The House of Representatives could move forward on Democrats’ agenda with a procedural vote Tuesday as House Speaker Nancy Pelosi (D-Calif.) tries to strike a deal with centrist Democrats who blew up the original plan to vote Monday night.
The moderates, led by Rep. Josh Gottheimer (D-N.J.), threatened to vote against a high-priority budget resolution this week because they wanted the House to vote first on a bipartisan infrastructure bill that passed the Senate earlier this month.
Pelosi has tried to mollify the moderates with some obscure parliamentary maneuvering and the promise of a vote on the infrastructure bill before October.
The nonbinding pledge would be folded into a procedural measure, known as a “rule,” that sets parameters for debate on the House floor. Democrats scheduled a Tuesday afternoon vote on the rule, which will set up a separate vote on a voting rights bill ― but no vote on the more controversial $3.5 trillion budget resolution.
Democrats added language to the rule that says the House will have “hereby adopted” Democrats’ budget resolution without a separate vote. That means moderates wouldn’t have to take a position on the budget itself, which they insisted should not receive a vote before the infrastructure bill.
“When we bring up the bill, we will have the votes,” Pelosi said to reporters, suggesting she’s not yet certain the measure can pass.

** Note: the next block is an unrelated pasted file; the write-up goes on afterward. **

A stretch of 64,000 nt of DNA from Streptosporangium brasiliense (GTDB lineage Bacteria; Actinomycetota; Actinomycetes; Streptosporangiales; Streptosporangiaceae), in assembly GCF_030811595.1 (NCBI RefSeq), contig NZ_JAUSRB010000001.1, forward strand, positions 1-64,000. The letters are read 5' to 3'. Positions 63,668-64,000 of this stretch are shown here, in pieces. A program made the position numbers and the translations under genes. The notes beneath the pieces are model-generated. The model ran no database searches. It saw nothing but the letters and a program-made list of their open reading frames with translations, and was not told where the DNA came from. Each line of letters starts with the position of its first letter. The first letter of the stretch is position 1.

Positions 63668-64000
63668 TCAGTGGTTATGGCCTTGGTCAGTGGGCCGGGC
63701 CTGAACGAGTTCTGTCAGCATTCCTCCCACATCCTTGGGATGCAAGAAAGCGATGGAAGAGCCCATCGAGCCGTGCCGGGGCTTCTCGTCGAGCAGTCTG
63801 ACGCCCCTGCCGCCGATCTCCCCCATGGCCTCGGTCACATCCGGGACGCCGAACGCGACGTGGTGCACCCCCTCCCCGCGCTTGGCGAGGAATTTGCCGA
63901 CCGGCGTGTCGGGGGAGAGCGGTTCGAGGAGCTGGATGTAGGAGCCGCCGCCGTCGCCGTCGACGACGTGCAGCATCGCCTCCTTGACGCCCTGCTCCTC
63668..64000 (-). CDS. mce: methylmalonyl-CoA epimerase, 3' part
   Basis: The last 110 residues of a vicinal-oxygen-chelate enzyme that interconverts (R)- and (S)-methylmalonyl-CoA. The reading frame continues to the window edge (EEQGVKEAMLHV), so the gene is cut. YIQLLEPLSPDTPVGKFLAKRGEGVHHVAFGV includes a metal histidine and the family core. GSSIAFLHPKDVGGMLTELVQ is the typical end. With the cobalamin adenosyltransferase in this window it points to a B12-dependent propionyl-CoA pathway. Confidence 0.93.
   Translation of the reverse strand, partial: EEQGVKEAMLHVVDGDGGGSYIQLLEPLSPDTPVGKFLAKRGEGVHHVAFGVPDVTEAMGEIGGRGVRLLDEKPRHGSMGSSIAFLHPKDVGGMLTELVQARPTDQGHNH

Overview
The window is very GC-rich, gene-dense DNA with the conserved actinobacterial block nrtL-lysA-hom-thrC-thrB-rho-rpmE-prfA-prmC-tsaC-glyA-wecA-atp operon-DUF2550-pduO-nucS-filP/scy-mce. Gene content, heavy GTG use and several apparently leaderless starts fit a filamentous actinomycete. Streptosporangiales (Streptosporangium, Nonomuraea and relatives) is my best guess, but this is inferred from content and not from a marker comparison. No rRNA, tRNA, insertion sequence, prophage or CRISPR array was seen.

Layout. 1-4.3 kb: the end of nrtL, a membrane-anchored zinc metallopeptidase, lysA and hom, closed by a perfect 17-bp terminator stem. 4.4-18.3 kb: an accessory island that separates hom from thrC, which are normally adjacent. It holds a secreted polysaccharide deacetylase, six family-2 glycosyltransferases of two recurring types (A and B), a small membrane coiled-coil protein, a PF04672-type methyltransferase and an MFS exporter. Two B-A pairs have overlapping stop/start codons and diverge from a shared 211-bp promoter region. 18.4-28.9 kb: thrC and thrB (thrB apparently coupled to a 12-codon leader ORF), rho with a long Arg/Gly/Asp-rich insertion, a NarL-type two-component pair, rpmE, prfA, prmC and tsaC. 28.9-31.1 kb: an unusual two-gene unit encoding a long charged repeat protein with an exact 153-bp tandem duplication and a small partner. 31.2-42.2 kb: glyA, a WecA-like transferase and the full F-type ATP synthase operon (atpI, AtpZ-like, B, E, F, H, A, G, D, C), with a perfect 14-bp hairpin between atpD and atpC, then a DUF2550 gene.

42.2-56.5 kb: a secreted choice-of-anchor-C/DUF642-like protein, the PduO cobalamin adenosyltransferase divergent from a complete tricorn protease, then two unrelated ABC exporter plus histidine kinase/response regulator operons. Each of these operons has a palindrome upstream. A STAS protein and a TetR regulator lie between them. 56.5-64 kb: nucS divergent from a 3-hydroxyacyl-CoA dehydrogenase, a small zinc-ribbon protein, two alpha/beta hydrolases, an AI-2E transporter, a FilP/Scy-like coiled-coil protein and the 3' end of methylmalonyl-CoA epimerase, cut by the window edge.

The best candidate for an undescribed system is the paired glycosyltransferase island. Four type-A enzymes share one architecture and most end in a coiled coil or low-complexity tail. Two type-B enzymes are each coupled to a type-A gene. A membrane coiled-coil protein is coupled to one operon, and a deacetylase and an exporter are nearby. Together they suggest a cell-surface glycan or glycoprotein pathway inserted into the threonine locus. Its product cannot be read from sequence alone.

For months, President Joe Biden and party leaders on the Hill have said they would pass the infrastructure bill in tandem with the budget, which Democrats have said will include universal pre-kindergarten, free community college and an extension of monthly checks for parents, among other things.
But Gottheimer and his centrist colleagues began to insist that the House pass the infrastructure bill without waiting for the budget bill, which House committees have only just started to draft.
“Time kills deals,” the centrists wrote this week in The Washington Post, arguing that any delay could cause the infrastructure bill to lose support, even though the only Democratic faction that has threatened to vote against the infrastructure bill are progressives who want to stick to the dual track plan.
Gottheimer and Rep. Henry Cuellar (D-Texas) spent Monday evening negotiating with Pelosi in the speaker’s office. Emerging from another meeting in Pelosi’s office on Tuesday, Gottheimer said they were within “inches” of a deal.
House Rules Committee Chair Jim McGovern (D-Mass.) told HuffPost that Democrats were revising the draft rule to strengthen the commitment for an infrastructure vote on Sept. 27.
“My job is to make everyone happy so that’s what I’m trying to do,” McGovern said.
Rep. Richard Neal (D-Mass.), a Pelosi ally, said Tuesday that the moderates had painted themselves into a corner by making demands in newspaper opinion pieces, and he criticized them for fussing over the rule this week instead of the actual budget legislation next month.
“I think if you’re going to dig in, there’s other places you can dig in to do better negotiating,” Neal said. “I’ve been a bit surprised by the reluctance of some to grasp the whole role that procedure plays.”
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